It's become pretty much common knowledge that great innovation springs from the ability to pull two unlike things together to create a beautiful third. Steve Jobs famously shifted a paradigm when he fused calligraphy with technology to create the Mac's graphical user interface. Many great inventions fuse something very simple, cheap and widely accessible — say, a small piece of paper — with something expensive and complex — say, a medical laboratory test — to come up with a marvelous solution, such as George Whitesides' postage-stamp sized diagnostic tool.
And though not always disruptive, many innovations spring from the fusion of business models. Consider Rent the Runway, a mashup of high-end fashion and Netflix-style rental scheme. Sometimes a fusion of two ordinary objects creates an interesting, if not necessarily beautiful, third: Kristen Murdock makes cowpie clocks from dried, varnished cowpies and, well, clocks. Apparently they're selling like hot ... pies.
As Hal Gregerson and Jeffrey Dyer, authors of The Innovator's DNA, have observed, the ability to associate unlike ideas is fundamental to innovation: "Overall, associating is the key [innovative] skill because new ideas aren't created without connecting problems or ideas in ways that they haven't been connected before." But I wonder — why is it so difficult for companies to hire and promote people who are good at associative thinking?
I find this strange. After all, lots of corporations pay big money to consulting companies like IDEO and Jump Associates — firms that hire people from very diverse disciplines, and who specialize in this kind of associative thinking — to help them innovate. So why don't more companies do the same thing?
Back in 1997, HBR authors Dorothy Leonard and Susaan Straus identified part of the problem in an article called "Putting Your Company's Whole Brain to Work." They pointed out that managers who dislike conflict — or value only their own approach — actively avoid the clash of ideas, and so they like to hire "comfortable clones" of themselves. They also note that managers have trouble getting "detail guys" to appreciate the "concept man" and vice-versa, resulting in unconstructive arguments and stalled projects. And of course, too many companies are still organized in silos. But I think there's another, deeper reason creative thinking is so difficult to come by, and it has to do with education.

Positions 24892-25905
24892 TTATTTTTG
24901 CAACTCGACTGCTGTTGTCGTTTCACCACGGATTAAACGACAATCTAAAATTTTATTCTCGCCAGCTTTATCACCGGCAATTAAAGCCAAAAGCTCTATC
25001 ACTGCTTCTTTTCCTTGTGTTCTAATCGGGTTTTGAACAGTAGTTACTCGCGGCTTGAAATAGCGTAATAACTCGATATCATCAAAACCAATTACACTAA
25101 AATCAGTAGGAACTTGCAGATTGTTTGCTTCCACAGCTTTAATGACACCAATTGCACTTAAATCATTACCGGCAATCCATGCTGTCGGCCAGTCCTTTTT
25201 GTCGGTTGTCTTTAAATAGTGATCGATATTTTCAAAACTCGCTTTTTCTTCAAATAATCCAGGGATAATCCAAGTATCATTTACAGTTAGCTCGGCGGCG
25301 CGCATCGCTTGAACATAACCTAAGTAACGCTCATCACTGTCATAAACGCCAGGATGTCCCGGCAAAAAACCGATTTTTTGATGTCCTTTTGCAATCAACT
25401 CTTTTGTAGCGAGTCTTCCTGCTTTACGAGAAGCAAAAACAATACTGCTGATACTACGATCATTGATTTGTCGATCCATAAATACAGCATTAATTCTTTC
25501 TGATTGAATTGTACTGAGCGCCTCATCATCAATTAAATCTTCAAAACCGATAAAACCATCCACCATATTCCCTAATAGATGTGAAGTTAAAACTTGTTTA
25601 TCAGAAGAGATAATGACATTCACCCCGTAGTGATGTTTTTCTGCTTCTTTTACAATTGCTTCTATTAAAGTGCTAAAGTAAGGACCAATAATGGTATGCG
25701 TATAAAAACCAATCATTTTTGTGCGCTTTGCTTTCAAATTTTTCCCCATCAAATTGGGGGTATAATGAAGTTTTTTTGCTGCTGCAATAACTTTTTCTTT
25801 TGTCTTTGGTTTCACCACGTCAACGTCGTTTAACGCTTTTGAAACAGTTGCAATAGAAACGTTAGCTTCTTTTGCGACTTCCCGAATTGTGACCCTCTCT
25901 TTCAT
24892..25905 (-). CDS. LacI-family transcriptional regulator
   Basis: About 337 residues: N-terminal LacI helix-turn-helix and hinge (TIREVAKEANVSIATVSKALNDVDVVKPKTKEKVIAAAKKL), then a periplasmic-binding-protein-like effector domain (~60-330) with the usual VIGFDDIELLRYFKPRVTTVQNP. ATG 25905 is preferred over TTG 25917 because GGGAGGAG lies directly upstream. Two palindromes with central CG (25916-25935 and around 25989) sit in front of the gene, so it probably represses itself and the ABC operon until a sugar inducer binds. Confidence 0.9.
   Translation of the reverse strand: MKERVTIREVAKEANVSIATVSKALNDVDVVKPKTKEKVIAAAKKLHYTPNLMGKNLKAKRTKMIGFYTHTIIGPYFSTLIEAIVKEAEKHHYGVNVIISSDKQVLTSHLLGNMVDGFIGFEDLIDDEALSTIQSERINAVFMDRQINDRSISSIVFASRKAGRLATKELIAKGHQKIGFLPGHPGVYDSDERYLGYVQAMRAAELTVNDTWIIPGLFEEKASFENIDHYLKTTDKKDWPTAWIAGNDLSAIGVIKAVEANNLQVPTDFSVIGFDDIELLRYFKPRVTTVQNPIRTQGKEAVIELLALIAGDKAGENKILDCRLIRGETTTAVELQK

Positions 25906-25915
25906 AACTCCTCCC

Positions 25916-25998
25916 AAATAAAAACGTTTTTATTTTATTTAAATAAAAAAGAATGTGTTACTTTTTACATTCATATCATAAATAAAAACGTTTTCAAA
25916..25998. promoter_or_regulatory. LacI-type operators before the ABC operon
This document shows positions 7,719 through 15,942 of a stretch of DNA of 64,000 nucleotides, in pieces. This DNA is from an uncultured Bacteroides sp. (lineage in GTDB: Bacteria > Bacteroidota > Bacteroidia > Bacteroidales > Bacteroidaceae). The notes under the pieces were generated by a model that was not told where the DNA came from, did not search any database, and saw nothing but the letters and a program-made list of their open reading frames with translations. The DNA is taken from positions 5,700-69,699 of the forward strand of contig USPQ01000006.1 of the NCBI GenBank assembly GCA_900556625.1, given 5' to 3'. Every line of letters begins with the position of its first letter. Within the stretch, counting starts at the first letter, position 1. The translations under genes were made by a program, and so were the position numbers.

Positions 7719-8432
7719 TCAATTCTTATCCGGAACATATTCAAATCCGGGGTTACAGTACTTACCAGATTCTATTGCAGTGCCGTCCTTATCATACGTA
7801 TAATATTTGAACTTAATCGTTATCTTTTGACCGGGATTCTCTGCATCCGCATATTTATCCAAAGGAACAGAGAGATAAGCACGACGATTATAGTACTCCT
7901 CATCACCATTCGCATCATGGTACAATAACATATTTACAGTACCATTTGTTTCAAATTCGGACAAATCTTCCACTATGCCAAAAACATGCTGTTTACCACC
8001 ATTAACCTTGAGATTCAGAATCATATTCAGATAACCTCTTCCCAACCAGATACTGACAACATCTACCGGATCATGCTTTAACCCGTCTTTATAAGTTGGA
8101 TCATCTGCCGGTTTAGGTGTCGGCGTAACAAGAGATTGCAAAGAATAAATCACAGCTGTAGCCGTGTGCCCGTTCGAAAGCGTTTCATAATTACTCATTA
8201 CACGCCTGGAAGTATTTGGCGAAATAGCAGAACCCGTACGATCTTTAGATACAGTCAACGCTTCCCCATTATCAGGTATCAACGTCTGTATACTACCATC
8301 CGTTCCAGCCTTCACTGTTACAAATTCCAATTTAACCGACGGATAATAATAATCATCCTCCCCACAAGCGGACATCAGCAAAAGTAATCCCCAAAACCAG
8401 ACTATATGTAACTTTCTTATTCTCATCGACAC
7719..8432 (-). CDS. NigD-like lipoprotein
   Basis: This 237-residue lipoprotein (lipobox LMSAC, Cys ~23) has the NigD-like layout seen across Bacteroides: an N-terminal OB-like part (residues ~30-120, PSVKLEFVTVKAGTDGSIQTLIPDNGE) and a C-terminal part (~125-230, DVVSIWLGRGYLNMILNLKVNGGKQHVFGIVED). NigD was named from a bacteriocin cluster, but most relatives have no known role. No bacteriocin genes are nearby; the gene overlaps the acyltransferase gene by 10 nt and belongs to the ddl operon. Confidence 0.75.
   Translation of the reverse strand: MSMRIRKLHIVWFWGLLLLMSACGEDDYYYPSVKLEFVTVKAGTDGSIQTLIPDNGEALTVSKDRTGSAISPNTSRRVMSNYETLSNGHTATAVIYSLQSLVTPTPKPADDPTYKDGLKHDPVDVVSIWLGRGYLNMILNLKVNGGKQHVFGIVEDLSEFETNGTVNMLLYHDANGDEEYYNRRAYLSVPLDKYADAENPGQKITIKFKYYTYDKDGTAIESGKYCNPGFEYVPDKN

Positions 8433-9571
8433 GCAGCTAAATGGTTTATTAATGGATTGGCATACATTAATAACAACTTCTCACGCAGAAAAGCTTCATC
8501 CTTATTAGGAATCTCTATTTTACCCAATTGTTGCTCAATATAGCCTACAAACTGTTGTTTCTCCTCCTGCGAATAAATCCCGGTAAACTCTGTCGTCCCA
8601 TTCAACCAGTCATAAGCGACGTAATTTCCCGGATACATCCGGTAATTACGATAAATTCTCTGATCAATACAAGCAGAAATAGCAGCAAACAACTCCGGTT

Our society values specialists. If you want to get anywhere, young people are told, you have to zero in on a rarified area of study like, say, stochastic process analysis or bromhidrosis and become really, really good at it. The best-paid people in the world, after all, are experts who know more than anyone else about their elected field of study. Unfortunately, when highly focused professional practitioners put fences around their fields of expertise, they spend most of their time one-upping each other, and they certainly don't spend much of it collaborating with people who aren't like them. That kind of thing may produce deeper bore-holes, but it seldom produces works of genius.
Meanwhile, the past 30 or so years has seen a huge decline in liberal arts and humanities education. Liberal-arts schools are struggling, and people with such degrees are devalued in the marketplace; those who might want to major in English or Philosophy are told by parents and guidance counselors they will never get decent-paying jobs (and for the most part, the parents and counselors are right). The devaluation of generalists has produced lots and lots of business majors who may know how to put together a spreadsheet but who can't think broadly enough to put unlike ideas together.
Now, take a good look at the people your company hires. Do they come from all kinds of different backgrounds and experiences? My guess is that there may be a diversity policy on the books, and that there are people of different genders and races. But we need more diversity than that. We need much more intellectual diversity, and we need to find ways to put unlike ideas together in new ways.
Still, there are some wonderful firms and people out there that are working on creating great fusions and beautiful thirds. If you are working on creating fusions within your organization, tell me how. I'd appreciate your letting me know, because I want to write more about this topic.
Bronwyn Fryer is a contributing editor to HBR.org.
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